An Empirical Investigation of Portfolios with Little Idiosyncratic Risk

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The objective of this study is to answer the following research question: How large is a diversified portfolio? Although previous work is abundant, very little progress has been made in answering this question since the seminal work of Evans and Archer (1968). This study proposes two approaches to address the research question. The first approach is to measure the rate of risk reduction as diversification increases. For the first approach, I identify two kinds of risks: (1) risk that portfolio returns vary across time (Evans and Archer (1968), and Campbell et al. (2001)); and (2) risk that returns vary across ... continued below

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Benjelloun, Hicham May 2004.

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  • Benjelloun, Hicham

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Description

The objective of this study is to answer the following research question: How large is a diversified portfolio? Although previous work is abundant, very little progress has been made in answering this question since the seminal work of Evans and Archer (1968). This study proposes two approaches to address the research question. The first approach is to measure the rate of risk reduction as diversification increases. For the first approach, I identify two kinds of risks: (1) risk that portfolio returns vary across time (Evans and Archer (1968), and Campbell et al. (2001)); and (2) risk that returns vary across portfolios of the same size (Elton and Gruber (1977), and O'Neil (1997)). I show that the times series risk reaches an asymptote as portfolio size increases. Cross sectional risk, on the other hand, does not appears to reach an asymptote as portfolio size increases. The second approach consists of comparing portfolios' performance to a benchmark portfolio that is assumed to be diversified (Statman (1987)). I develop a performance index. The performance index is calculated, for any given test portfolio, as the ratio of the Sharpe-like measure of the test portfolio to the Sharpe-like measure of the benchmark portfolio that is assumed to be diversified. The index is based on the intuition that an increase in portfolio size reduces times series risk and cross sectional risk, and increases transaction costs. Portfolio size is worth increasing as long as the marginal increase in the performance index from a decrease in risk is greater than the marginal decrease of the performance index from an increase in transaction costs. Diversification is attained when the value of the index reaches one. The results of my simulations indicate that the size of a well diversified portfolio is at the very least 30. This number can be substantially higher if, for example, the investment horizon length, the benchmark portfolio, and/or the cost of investing in the benchmark portfolio are changed. The active diversification strategy considered in this study, which consists of optimizing randomly selected portfolios, does not seem to produce smaller diversified portfolios. This result supports the market efficiency hypothesis.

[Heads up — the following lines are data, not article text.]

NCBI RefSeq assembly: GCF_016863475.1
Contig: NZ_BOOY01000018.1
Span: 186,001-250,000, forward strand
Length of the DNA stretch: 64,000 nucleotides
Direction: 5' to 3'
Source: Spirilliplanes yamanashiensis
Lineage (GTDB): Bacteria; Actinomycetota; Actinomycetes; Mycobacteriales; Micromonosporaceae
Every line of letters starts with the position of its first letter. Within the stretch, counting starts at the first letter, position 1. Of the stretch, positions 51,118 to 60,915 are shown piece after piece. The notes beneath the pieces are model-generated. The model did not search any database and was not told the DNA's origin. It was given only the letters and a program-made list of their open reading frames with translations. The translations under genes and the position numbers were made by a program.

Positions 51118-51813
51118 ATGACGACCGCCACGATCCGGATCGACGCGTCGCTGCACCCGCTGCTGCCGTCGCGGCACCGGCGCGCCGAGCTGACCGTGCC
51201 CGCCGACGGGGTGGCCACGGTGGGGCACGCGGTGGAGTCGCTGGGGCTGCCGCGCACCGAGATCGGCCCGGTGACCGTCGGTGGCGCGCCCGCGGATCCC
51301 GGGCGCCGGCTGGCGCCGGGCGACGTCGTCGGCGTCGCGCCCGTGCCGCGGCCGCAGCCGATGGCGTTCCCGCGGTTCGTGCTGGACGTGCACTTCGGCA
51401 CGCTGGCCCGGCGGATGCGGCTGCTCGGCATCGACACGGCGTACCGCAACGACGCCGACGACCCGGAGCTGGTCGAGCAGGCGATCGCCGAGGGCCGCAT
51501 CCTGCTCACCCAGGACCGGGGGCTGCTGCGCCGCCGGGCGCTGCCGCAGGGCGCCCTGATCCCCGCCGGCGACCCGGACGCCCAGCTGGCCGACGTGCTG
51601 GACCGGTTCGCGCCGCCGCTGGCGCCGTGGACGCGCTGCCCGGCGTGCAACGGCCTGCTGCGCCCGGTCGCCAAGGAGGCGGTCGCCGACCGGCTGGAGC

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  • May 2004

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  • Feb. 15, 2008, 3:11 p.m.

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  • Feb. 29, 2008, 3:07 p.m.

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Benjelloun, Hicham. An Empirical Investigation of Portfolios with Little Idiosyncratic Risk, dissertation, May 2004; Denton, Texas. (digital.library.unt.edu/ark:/67531/metadc4536/: accessed September 22, 2017), University of North Texas Libraries, Digital Library, digital.library.unt.edu; .